As gardeners, we need to wake up our seeds and break their period of dormancy by creating the right environment for germination. For the process of germination to begin, there are certain conditions that need to be met.
Seed must be viable, that is, it must be alive and capable of growing. Seed must find itself in the appropriate environmental conditions with the right degree of water, light, temperature and oxygen. Once these conditions are satisfied, the seed’s dormancy will be broken and the cycle of life will continue.
The ideal conditions for germination vary greatly between species and even within crops, so make sure you follow the specific guidelines for each crop listed in our Seed Annual.
There are also a few basic seed sowing guidelines to follow.
Most vegetable crops are seasonal and will not perform outside of their growing season. See our Hardy and Tender crops in the vegetable pages of this Seed Annual to ensure you plant the right crop at the right time for where you live.
Hardy Crops: Can tolerate cool soil and fluctuations in temperature.
Tender Crops: Need a warm soil of 15°C+ to germinate successfully.
Consistently moist (not wet) soil or seed raising mix is critical to break the seed’s outer layer and allow the seed to imbibe water, kick-starting the germination process. It is important that you don’t allow your seed raising mix or garden soil to dry out.
Ensure adequate drainage and porosity in your seed raising mix or garden bed. During germination, air and water are the critical factors in your growing media, with fertility only an issue once seeds have successfully germinated and the seed has exhausted its reserves.
Diggers seed sowing methodsSow direct in soil
Seed is sown directly into the garden soil in rows. This method is used for root crops (carrot, beetroot), crops that run to seed quickly (coriander), vine crops (zucchini), as well as corn, peas, beans and some leaf crops (silverbeet).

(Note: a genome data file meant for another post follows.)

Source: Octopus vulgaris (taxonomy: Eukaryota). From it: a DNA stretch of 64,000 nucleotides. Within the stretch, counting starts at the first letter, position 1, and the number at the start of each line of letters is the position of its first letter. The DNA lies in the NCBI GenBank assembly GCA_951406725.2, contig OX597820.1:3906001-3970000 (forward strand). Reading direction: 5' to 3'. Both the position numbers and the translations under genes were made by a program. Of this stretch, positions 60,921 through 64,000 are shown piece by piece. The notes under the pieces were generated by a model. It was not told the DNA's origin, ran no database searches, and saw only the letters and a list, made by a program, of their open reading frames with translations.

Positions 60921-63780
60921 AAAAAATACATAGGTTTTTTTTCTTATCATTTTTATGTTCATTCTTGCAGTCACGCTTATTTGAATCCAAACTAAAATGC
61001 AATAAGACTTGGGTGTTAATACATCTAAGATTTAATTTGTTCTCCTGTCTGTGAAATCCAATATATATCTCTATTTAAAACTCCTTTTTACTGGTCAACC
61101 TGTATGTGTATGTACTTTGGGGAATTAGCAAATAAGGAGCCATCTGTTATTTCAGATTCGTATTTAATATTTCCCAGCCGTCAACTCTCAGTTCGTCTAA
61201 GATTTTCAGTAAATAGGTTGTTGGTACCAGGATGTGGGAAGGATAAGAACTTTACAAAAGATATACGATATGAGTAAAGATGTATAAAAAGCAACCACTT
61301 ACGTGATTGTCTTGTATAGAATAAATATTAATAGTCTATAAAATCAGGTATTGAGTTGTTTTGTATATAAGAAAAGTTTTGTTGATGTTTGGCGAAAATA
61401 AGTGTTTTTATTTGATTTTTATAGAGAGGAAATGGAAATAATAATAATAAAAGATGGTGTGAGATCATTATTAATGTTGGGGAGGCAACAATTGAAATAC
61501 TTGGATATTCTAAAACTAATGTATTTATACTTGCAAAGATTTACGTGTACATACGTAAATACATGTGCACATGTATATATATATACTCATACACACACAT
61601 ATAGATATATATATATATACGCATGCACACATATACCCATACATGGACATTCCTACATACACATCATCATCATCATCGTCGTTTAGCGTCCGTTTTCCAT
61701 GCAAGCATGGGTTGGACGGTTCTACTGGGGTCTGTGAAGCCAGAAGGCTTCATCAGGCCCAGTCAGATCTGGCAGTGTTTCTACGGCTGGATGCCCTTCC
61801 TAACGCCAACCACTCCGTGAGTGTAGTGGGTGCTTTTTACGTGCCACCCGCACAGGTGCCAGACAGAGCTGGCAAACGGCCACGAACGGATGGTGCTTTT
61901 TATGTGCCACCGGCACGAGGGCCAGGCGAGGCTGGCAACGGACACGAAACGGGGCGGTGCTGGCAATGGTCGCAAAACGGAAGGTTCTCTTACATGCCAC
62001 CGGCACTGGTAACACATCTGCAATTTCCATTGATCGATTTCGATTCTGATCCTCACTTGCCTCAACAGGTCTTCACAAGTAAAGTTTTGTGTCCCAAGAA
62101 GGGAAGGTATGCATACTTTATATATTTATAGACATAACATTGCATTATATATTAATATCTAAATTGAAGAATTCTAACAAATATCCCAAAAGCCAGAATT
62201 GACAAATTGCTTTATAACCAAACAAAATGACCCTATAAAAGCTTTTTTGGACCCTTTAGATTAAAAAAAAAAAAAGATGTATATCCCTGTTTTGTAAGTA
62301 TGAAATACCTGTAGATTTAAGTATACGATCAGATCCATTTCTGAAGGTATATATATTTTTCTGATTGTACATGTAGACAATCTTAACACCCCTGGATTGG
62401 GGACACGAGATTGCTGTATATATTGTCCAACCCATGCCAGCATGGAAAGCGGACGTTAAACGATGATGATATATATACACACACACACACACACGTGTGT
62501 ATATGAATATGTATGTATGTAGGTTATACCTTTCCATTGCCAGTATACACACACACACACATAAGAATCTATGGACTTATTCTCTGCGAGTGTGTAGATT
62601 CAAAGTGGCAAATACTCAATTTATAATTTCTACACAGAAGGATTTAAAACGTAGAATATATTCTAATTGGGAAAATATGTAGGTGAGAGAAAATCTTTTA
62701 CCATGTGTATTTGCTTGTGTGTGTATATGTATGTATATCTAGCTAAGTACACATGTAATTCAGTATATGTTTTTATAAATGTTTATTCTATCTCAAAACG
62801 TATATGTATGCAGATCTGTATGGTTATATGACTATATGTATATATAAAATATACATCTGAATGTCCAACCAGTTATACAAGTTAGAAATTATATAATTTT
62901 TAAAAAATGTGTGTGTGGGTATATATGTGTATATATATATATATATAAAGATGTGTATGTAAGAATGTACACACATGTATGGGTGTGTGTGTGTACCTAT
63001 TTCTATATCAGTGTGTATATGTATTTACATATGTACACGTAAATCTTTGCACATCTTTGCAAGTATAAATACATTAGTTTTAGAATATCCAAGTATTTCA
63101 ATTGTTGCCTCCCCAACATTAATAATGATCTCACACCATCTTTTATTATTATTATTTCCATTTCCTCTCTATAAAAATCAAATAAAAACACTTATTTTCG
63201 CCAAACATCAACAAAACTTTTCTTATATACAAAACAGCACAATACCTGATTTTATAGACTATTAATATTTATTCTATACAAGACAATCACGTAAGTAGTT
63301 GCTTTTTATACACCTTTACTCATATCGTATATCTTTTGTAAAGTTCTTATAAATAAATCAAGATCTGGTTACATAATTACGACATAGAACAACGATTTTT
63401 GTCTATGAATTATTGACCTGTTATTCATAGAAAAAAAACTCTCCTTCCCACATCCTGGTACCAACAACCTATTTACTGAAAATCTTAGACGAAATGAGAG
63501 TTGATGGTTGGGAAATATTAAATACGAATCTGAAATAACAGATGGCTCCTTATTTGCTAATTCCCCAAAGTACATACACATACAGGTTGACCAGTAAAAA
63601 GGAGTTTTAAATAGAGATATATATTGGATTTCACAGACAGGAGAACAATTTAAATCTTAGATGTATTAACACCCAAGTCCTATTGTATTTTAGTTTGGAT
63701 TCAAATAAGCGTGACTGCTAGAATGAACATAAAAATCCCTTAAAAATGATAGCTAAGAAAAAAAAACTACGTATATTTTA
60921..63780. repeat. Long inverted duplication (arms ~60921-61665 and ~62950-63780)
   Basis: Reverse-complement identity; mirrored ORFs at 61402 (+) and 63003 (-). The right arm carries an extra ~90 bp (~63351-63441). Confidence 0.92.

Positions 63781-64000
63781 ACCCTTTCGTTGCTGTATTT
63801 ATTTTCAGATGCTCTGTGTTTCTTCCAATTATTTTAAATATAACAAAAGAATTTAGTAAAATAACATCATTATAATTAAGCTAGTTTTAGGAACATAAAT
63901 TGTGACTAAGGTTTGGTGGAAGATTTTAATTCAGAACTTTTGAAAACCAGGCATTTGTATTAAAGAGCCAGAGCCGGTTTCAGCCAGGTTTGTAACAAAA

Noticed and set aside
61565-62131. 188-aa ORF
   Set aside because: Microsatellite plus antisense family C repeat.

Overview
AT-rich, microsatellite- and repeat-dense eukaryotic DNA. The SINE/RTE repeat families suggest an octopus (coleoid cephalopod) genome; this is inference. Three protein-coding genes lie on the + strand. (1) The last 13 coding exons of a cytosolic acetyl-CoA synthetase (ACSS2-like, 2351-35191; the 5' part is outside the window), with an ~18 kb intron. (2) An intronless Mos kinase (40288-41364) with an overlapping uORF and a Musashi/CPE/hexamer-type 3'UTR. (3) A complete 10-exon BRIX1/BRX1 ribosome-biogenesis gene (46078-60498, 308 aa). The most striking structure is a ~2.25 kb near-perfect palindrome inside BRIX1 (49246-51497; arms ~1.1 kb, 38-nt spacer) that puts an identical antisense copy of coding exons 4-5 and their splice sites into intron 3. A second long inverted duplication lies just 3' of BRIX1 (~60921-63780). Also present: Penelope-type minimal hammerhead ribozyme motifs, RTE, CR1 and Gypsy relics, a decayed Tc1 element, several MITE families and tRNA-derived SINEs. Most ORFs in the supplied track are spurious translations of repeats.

- Prepare the soil by adding compost and decomposed manure, and raking well. Create a channel or row. Sow seed twice as deep as the seed is wide. Use a seed dial to ensure consistent sowing.
- Cover seed with soil and water in well. Keep the soil moist to the touch until seedlings emerge.
- Protect seeds and seedlings from slugs and snails. Thin seedlings if necessary. Water and fertilise as required.
Sow in Punnets
Seeds that need warmer soil to germinate (chilli, eggplant) are best sown indoors, ready to transplant outside when soil temperatures reach 15°C.
Other slow-to-germinate seeds (leek, onion) are sown in punnets to protect them from drying soil and predators.
To improve the rate and speed of germination consider using a heating mat, which creates a soil temperature up to 7°C above the ambient air temperature. To reduce the soil temperature, simply increase the spacing between the mat and the tray.
- Fill your punnet or tray to the brim with seed raising mix
- Firm down the surface and water well
- Sow seeds carefully. Cover with a fine layer of seed raising mix. Water again
- Place in a well lit position and water regularly to ensure soil stays moist
- Thin seedlings after 2-4 weeks so there are only 4-8 plants per punnet
- Transplant when seedlings have grown their second set of leaves. Protect from snails, slugs and other pests
Sow in punnets to pot on
Some crops raised from seed in a punnet or seedling tray (tomatoes, capsicum) benefit from ‘potting on’.
This starts with a process known as ‘pricking out’, where seedlings are carefully lifted from the tray in which they germinated by gently loosening the soil underneath them with a flat stick (like an icy pole stick).
The seedling is then transplanted to a pot for a few weeks before being planted out in the garden.
This allows tender plants to establish themselves in a protected environment until the days are longer, temperatures outside are consistently warm and the overnight temperature drop is minimal. It is essential that seedlings are transferred from their seed raising mix – such mixes are devoid of all nutrients and will not sustain a growing seedling without additional feeding.
Even when the risk of frost has passed, the shock of leaving a warm and sheltered greenhouse or seedling tray can set young seedlings back.
It is best to allow seedlings raised in punnets and pots a day or two to ‘harden off’ outside in their containers before being transplanted.